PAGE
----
Brian Salmon was a 19-year-old surfer dude in L.A. when he assisted as coach for his friend’s childbirth. “It was a humbling experience to witness and assist the birth of a human being, just amazing,” says Salmon, now dad to Daisy, 9, and Eva, 14.
The life-changing experience led him to open two ultrasound clinics and become a doula, birth mentor and certified lactation counselor. Yes, you read that right. Now the Dude-la (his nickname) is on a mission to help other dads navigate the birth and breastfeeding path.
Based on his “Rocking Dads” pregnancy and childbirth course, Salmon wrote the recently released book, “The Birth Guy’s Go-To Guide for New Dads: How to Support Your Partner Through Birth, Breastfeeding & Beyond.”
He asked friend and colleague Kirsten Brunner, a relationship and perinatal mental-health expert, to collaborate with him. “He wanted to take it to the next level and add in emotional health and relationship pointers,” says Brunner, mom of two boys.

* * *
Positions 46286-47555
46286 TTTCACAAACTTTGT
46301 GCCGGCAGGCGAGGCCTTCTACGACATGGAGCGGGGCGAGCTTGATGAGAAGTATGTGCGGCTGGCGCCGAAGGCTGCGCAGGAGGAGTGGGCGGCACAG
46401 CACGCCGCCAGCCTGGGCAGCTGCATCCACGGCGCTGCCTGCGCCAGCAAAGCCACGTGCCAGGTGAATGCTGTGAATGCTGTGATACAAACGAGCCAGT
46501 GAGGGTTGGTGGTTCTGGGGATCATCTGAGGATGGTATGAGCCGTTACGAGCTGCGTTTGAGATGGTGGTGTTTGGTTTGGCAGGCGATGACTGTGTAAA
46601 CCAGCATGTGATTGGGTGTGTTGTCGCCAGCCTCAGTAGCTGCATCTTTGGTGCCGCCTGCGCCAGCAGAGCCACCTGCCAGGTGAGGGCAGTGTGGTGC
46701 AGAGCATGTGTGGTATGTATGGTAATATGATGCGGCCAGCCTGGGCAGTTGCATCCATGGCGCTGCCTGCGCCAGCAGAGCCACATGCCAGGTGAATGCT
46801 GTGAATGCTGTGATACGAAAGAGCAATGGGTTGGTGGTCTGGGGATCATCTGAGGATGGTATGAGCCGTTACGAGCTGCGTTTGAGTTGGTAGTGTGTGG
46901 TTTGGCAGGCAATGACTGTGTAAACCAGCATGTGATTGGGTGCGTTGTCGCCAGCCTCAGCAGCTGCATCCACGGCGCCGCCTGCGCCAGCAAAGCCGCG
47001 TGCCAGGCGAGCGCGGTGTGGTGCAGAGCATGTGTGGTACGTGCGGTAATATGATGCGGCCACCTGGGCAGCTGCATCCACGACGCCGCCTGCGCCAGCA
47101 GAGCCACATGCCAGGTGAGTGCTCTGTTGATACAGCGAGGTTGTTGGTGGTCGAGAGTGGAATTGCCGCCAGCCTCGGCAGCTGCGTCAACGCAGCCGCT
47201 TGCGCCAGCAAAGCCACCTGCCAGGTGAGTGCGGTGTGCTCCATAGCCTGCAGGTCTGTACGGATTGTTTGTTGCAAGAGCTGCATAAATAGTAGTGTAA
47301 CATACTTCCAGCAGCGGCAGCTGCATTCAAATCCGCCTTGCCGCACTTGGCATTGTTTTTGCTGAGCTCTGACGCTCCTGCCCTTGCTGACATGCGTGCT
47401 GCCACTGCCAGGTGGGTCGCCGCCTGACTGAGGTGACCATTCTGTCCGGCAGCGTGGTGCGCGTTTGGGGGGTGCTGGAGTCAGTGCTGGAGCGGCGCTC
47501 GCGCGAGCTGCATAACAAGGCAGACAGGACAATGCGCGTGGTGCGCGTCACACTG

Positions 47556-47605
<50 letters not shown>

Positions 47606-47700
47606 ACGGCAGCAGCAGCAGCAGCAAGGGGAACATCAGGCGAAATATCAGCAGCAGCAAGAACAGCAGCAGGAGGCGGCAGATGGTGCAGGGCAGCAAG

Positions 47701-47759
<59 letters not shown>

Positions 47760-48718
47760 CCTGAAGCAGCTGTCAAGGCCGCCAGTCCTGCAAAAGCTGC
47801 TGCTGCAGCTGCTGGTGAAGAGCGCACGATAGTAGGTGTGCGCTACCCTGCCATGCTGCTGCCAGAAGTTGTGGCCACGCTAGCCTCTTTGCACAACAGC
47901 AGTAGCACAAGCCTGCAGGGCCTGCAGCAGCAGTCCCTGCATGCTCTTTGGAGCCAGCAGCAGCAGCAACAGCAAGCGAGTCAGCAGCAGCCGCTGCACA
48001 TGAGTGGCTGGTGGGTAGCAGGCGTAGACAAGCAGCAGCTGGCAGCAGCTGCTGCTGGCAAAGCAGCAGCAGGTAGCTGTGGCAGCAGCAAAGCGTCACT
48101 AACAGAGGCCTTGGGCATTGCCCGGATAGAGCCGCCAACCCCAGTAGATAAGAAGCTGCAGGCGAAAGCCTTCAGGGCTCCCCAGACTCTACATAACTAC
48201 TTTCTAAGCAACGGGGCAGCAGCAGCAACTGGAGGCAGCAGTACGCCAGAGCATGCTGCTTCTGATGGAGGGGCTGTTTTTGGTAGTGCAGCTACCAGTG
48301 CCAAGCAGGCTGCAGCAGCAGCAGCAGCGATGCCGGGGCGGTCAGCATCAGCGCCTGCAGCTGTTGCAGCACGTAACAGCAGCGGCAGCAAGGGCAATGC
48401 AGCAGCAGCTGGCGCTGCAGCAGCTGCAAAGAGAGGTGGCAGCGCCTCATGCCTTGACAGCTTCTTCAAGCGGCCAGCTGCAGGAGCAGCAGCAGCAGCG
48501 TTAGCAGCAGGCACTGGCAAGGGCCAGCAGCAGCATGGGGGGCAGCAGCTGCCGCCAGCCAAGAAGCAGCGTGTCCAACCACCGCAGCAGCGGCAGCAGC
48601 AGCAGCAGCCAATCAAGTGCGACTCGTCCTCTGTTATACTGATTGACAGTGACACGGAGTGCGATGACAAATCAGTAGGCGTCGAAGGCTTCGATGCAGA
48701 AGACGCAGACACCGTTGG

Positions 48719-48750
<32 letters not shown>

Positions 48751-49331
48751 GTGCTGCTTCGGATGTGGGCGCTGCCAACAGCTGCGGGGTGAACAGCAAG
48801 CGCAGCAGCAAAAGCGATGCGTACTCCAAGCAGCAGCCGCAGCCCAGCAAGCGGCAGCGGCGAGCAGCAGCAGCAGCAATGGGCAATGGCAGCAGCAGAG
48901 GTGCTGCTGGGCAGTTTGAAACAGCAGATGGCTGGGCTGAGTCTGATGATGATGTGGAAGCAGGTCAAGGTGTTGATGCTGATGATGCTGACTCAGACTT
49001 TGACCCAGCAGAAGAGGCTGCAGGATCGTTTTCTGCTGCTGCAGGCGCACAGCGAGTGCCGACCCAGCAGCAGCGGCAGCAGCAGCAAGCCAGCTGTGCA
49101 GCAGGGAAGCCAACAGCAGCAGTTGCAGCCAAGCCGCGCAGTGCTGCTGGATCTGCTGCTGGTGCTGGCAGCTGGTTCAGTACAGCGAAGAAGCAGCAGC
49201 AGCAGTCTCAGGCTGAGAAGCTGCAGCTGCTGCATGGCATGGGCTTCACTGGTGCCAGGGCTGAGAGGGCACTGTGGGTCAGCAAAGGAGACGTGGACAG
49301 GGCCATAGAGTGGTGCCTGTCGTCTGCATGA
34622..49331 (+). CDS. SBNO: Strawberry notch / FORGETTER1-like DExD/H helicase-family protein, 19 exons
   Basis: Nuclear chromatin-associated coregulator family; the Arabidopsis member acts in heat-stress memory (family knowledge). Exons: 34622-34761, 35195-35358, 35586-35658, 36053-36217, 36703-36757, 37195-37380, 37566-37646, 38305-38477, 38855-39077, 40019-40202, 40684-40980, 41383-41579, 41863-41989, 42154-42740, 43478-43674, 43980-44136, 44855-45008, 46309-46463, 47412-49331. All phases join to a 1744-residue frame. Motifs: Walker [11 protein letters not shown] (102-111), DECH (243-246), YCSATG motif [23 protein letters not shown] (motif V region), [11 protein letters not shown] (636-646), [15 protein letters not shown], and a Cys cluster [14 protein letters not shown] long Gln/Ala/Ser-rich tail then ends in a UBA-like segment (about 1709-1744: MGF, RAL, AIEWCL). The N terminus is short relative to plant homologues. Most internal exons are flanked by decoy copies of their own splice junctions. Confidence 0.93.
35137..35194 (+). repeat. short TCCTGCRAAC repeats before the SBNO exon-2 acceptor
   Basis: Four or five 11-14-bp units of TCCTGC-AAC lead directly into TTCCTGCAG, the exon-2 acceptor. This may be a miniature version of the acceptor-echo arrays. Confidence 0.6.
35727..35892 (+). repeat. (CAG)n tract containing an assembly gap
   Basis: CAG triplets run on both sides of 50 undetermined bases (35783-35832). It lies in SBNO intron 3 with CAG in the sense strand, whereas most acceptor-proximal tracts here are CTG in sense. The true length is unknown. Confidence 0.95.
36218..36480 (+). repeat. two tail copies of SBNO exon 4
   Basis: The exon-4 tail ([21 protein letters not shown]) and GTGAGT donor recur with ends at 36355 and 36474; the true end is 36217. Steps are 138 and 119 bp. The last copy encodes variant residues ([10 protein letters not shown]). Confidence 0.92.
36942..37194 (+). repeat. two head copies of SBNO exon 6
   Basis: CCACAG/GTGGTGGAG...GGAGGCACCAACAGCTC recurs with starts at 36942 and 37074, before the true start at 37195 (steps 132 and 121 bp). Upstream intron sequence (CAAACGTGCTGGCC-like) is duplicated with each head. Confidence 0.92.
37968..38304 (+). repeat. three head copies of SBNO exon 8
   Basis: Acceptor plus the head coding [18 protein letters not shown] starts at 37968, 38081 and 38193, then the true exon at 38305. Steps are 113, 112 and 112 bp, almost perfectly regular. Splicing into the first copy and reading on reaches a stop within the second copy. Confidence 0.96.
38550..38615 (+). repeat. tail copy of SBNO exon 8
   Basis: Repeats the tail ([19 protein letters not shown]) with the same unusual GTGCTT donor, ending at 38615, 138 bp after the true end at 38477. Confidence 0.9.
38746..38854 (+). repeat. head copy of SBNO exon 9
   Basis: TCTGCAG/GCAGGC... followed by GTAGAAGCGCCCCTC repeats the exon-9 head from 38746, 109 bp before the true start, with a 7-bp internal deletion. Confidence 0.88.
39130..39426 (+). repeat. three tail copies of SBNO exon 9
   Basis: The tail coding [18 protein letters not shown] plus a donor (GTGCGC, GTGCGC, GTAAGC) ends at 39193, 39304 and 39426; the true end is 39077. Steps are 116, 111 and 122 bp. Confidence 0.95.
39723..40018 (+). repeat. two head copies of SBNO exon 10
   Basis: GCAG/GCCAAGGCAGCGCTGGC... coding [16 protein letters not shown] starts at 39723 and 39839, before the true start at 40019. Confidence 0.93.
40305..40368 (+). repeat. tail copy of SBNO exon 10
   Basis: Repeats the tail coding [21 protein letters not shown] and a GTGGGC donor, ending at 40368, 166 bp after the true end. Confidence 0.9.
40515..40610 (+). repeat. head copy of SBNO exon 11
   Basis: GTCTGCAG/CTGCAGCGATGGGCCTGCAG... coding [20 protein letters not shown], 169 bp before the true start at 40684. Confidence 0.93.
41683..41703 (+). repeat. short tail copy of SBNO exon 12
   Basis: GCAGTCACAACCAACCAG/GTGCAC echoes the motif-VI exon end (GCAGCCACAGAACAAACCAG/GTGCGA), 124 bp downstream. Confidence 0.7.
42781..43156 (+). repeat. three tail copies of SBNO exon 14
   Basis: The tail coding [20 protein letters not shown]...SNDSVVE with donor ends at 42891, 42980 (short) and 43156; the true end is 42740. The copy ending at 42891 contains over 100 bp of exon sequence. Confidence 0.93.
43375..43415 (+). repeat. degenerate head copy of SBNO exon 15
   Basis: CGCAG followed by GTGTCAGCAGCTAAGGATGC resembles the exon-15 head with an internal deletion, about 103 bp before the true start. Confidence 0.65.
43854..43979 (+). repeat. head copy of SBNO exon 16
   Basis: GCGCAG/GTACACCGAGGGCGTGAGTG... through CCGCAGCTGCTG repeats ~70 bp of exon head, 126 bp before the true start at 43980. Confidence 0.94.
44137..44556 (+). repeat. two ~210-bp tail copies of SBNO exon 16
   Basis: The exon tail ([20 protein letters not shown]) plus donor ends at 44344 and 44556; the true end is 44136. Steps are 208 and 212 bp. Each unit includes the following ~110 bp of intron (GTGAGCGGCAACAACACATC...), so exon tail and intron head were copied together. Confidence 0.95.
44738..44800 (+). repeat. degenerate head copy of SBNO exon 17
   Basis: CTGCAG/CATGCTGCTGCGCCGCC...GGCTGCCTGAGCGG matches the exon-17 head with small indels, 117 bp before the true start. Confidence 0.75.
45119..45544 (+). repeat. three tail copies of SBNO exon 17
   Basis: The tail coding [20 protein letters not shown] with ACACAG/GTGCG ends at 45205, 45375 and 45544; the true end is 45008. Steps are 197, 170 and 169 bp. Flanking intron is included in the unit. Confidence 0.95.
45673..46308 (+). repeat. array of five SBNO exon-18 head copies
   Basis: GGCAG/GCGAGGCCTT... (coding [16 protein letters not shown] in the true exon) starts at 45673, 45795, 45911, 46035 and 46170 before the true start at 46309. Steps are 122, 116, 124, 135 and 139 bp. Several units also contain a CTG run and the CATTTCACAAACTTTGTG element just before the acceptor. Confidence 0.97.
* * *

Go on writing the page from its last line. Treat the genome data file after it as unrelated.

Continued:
“This book is really great for moms as well,” says Salmon, whose conversational style makes it a fun and informative read.
At the beginning of the book, he equates planning for a baby for 10 months before go-time and then 18-plus years (“or 35,” he quips) with a preseason football team devising its playbook.
The practical guide contains nine chapters of modern-day survival tips for expectant dads and birth partners, and covers preparing to become parents, childbirth, breastfeeding and bringing Baby home.
Each chapter has “birth guy pointers.” Salmon’s favorite is on page 104, where he describes the three C’s patients might encounter in birthing staff – compassionate, cranky and/or complacent. “I like it because it ties in the ‘bring a gift for the staff birth-guy pointer’ and it also helps soften stress or disappointment if they get the bad two C’s and offers a solution-based suggestion,” he says. “If they get the great C, then they will be even happier they did not encounter the others.”
Salmon says his daughters have been influenced differently by his career. “Daisy is a birthy breastfeeding know-it-all,” he says. “She has assisted teaching breastfeeding class with us and was a hit. On the other side, my 14-year-old says that because of my job she does not want to get pregnant and birth a child! She says she’s adopting.”